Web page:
Virtually unheard of 20 years ago, increasing data volumes and ever-changing technologies have resulted in e-discovery and information governance exploding onto the legal scene. Corporations face a wide array of overlapping and competing e-discovery and information governance laws and regulations impacting the use, retention and disposition of electronically stored information (ESI). This second edition of The e-Discovery and Information Governance Law Review provides a general overview of e-discovery and information governance obligations in key jurisdictions around the world.
E-discovery seeks the disclosure of ESI to opposing parties, regulators, governing authorities and judiciaries. It is a complex issue that requires a strategic and thoughtful response. Although e-discovery is common in some countries, such as the United States, it remains a foreign concept – sometimes unheard of – in other jurisdictions throughout the world.
In contrast to disclosure obligations, many jurisdictions seek to protect their citizens from cross-border data flows and the disclosure of information abroad. Data protection regulations continue to evolve in those jurisdictions that have them, and an increasing number of jurisdictions that did not previously have data protection regulations are implementing them. Thus, global corporations may face unique challenges when international data is sought in e-discovery: failure to comply with e-discovery obligations could result in sanctions against an organisation, while the corresponding disclosure of ESI and failure to comply with data protection laws could result in the imposition of fines or criminal prosecution.
Recent global events have further complicated data privacy. The covid-19 pandemic is causing many jurisdictions to amend their data privacy laws in pursuit of the common good. However, whether jurisdictions will extend such laws following the pandemic's end and what will happen to data collected during the pandemic has yet to be determined.
Information governance is likewise an intricate issue, involving the organisation, maintenance, use and disposition of information in light of business goals, as well as complex legal and regulatory obligations. Effective information governance provides an organisation with an opportunity to control ever-expanding data volumes as well as newer technologies and forms of ESI. It also provides corporations with knowledge and insight into their own data assets so that they know what information they have, where it is kept and how it is being used. Information governance further includes having processes in place for handling sensitive information that may be governed by various data protection laws or other regulations. With more employees working remotely throughout the world, the recent covid-19 pandemic has caused many businesses to reassess their information governance policies.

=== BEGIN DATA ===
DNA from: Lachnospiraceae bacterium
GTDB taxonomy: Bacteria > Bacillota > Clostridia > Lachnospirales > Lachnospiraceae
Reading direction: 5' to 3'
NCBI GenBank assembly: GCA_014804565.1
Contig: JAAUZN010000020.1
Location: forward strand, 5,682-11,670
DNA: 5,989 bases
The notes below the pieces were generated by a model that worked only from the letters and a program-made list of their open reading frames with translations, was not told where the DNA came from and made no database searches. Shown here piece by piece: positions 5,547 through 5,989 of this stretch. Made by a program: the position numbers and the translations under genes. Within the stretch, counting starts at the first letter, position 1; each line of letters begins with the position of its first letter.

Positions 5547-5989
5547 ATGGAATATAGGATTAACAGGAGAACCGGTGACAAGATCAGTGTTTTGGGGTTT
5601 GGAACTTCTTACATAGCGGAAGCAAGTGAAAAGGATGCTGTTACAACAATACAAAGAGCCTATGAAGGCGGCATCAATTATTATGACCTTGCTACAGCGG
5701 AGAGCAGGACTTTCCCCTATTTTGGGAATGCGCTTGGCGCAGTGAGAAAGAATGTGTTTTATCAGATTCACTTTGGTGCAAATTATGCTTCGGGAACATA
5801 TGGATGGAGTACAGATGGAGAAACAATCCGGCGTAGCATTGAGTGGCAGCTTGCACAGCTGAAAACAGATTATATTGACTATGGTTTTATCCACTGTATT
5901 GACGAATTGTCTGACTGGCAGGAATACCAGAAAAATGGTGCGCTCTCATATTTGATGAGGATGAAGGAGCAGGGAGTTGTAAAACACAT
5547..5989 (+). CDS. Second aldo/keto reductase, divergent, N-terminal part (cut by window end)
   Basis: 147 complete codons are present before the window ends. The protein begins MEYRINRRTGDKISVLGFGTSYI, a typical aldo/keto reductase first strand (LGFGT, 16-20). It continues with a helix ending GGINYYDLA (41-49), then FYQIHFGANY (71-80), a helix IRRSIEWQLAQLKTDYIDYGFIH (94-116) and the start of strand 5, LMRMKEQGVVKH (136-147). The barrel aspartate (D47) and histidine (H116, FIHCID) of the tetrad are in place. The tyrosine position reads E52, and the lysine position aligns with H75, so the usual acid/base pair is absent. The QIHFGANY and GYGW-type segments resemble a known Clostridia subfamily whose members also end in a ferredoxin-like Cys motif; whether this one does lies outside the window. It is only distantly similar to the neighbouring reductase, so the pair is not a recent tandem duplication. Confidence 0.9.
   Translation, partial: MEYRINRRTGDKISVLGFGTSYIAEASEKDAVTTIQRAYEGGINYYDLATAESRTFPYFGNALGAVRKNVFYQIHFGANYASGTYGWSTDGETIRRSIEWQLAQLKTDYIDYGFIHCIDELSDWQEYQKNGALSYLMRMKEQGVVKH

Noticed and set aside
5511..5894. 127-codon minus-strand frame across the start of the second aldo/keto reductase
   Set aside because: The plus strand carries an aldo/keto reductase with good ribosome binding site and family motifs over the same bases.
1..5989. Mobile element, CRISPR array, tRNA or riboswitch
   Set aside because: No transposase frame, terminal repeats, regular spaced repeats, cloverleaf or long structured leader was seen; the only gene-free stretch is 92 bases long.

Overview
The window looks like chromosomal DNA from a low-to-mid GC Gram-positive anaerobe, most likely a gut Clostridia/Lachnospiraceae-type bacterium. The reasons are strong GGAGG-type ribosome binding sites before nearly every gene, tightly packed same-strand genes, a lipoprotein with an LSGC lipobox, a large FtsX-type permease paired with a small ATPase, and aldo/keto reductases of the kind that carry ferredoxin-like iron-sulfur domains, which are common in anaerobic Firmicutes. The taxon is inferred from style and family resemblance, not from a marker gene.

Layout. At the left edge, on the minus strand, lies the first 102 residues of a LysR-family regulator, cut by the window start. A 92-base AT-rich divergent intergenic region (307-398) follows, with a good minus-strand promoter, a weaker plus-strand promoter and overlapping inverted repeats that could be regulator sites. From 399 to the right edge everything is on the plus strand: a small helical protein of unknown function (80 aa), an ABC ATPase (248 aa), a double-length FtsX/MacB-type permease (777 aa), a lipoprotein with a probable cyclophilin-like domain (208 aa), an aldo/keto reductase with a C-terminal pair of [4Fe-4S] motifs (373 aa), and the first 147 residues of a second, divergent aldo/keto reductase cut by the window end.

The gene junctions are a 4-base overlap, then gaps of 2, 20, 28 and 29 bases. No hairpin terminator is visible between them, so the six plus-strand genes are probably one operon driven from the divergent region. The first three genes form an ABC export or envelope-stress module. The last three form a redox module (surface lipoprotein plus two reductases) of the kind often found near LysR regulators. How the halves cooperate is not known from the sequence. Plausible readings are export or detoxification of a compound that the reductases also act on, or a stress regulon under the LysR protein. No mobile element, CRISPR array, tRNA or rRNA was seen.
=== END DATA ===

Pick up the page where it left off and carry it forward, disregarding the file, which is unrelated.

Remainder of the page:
E-discovery and information governance intersect whenever ESI is implicated in a litigation or regulatory investigation. A critical element of any information governance programme is a defensible, repeatable e-discovery plan that includes processes and procedures for handling ESI in the face of an anticipated litigation or government investigation implicating e-discovery. Because an effective programme of this kind keeps only those materials for which an organisation has a business need or legal obligation, data volumes are limited, along with the corresponding risks and costs associated with e-discovery.
While this book provides a basic overview of issues and highlights best practices in each jurisdiction covered, given the complex and ever-evolving nature of e-discovery and information governance laws, we strongly encourage you to reach out to counsel for assistance with any issues you may encounter.
We would like to thank all the contributors for generously lending their time and expertise to help create this second edition of The e-Discovery and Information Governance Law Review. We would also like to thank the Law Reviews team, without whom this work would not have been possible.
Jennifer Mott Williams
Morgan, Lewis & Bockius LLP